Canadians aren’t the only riders to brave winter weather, sure. But we do have more experience than most spinning through sub-zero weather. That’s why, if you’re looking for cold weather riding gear, shopping north of the border is a surefire way to make sure you stay warm this winter.
The three Canadian brands below have harnessed all their sub-zero experience into very specialized winter gear. From boots to après, they’ll keep you dry if you’re braving blustery weather between warming huts this year.
Cold weather gift guide
The Blivet Quilo boots ($390, blivetsports.com) are fat-biking-specific footwear designed in Quebec City. They are narrow enough to stay clear of crankarms and chainstays. Inside, there’s a comfortable amount of space, especially at the toe box. A lot of attention has been paid to the boots’ construction to keep them breathable and warm: they won’t let in cold around the cleats. For particularly snowy conditions, they have attachments for gaiters.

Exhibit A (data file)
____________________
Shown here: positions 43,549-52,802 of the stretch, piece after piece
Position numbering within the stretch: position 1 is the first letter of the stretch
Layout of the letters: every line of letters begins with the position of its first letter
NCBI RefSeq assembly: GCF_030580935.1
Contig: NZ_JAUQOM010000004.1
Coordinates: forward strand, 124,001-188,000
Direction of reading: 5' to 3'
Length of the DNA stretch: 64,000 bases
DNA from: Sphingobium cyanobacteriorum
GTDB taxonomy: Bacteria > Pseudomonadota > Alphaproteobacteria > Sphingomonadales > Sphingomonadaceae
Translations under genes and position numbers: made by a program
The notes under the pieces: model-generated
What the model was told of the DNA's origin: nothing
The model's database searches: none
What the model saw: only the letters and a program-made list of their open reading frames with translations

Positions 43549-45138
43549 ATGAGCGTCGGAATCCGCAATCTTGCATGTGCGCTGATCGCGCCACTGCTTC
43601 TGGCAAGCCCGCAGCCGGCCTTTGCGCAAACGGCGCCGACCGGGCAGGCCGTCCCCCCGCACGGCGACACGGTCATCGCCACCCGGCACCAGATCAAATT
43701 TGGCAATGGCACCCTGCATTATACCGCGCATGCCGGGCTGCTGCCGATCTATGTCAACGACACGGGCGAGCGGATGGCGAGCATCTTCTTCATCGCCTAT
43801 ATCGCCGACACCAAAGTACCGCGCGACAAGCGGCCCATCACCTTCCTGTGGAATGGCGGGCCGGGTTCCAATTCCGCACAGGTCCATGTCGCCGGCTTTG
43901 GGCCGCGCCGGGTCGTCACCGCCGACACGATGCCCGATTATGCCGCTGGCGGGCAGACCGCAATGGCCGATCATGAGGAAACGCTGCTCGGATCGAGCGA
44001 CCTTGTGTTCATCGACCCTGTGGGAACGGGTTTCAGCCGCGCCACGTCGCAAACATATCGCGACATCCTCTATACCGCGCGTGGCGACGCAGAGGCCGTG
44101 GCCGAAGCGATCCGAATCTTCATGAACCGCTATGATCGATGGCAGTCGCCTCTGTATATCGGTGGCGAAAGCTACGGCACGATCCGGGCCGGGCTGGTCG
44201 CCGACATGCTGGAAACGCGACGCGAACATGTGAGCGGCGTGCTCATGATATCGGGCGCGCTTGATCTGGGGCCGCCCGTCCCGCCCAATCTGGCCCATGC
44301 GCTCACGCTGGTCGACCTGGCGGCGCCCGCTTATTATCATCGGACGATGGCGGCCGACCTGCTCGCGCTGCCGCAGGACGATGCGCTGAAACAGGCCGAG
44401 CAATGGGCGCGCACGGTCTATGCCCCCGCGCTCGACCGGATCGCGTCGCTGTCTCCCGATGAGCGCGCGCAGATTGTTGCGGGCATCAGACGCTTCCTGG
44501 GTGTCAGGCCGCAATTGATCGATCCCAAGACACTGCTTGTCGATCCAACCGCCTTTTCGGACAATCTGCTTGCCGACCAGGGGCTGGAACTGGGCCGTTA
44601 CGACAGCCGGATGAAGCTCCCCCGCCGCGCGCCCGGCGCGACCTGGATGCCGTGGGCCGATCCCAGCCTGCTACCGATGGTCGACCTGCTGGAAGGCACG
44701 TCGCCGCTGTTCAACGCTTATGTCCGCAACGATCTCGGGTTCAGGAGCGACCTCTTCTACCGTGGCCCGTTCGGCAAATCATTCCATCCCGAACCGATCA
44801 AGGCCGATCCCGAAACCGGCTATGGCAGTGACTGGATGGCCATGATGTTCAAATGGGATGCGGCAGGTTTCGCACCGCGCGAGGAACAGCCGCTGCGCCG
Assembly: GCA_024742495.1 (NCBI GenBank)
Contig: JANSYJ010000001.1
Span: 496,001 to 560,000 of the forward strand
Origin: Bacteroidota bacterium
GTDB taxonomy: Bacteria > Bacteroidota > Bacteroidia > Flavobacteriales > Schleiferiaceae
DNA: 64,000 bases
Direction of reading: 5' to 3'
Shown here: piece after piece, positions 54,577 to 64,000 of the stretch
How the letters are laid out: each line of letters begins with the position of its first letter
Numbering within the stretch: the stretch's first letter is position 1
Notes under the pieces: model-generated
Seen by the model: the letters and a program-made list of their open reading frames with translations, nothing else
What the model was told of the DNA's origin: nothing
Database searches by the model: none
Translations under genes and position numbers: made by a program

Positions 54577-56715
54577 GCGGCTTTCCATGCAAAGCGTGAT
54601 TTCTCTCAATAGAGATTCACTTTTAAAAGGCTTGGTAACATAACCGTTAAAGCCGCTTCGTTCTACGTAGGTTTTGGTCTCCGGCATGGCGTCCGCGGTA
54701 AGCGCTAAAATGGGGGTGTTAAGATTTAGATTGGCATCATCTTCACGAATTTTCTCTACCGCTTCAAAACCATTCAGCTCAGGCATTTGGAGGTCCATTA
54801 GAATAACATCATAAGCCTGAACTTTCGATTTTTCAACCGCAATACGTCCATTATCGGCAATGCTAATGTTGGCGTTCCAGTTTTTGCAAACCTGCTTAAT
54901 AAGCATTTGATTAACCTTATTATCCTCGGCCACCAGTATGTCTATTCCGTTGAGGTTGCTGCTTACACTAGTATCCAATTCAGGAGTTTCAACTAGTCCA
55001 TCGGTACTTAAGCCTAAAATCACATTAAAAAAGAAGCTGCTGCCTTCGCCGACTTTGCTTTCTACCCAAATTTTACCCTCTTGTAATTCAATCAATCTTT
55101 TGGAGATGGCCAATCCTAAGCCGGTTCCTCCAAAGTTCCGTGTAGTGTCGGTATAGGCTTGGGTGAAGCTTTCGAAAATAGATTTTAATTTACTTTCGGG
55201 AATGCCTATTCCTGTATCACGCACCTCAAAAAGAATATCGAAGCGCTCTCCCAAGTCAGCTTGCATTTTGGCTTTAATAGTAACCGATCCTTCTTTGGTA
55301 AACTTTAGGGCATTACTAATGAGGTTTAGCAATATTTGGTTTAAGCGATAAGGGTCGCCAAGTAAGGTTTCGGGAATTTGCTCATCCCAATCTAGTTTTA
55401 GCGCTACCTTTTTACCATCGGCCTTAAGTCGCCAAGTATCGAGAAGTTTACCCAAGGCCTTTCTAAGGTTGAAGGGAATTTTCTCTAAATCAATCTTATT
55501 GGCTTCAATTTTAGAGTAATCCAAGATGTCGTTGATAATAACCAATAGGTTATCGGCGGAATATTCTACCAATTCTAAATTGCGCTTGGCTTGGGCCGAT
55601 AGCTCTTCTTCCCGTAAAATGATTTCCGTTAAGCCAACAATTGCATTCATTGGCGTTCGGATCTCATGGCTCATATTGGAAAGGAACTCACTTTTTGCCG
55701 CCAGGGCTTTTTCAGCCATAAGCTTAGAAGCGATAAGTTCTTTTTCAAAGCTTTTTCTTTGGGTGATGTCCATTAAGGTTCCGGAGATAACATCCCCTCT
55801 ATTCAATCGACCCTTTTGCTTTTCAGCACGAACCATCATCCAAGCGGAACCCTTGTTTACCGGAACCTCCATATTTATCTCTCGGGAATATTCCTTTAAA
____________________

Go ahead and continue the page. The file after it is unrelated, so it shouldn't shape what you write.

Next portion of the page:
Garneau Shield+ gloves
Weather protection with full fatbike-worthy padding
Garneau Shield+ gloves ($85, garneau.com) will keep hands warm on curly bars. They offer the necessary dexterity to digits for braking, shifting and staying in control on the road. Primaloft Gold Active insulation keeps the heat in, while the outer fabric keeps wind and water at bay.
Think of the Peppermint Chalet Hybrid jacket ($200, peppermintcycling.com) and the Chalet Hybrid pant ($180) as après-fat bike wear. Or even avant-fat bike. The garments by the Montreal- based company known for its women’s clothes trap warmth before a hard ride (or during a really cold one) and afterward with their Primaloft Thermoplume insulation.
The 170-g Primaloft Gold insulation in the Pearl Izumi AmFIB Lobster Gel gloves ($120, pearlizumi.com) retains a lot of warmth at a low weight. Pearl Izumi isn’t Canadian, but they know winter heaps abuse on riding gear. Each glove has a synthetic-leather palm to boost grip and durability. Even in the cold, a rider can poke at a touch screen with the conductive pads at the thumb and index fingers.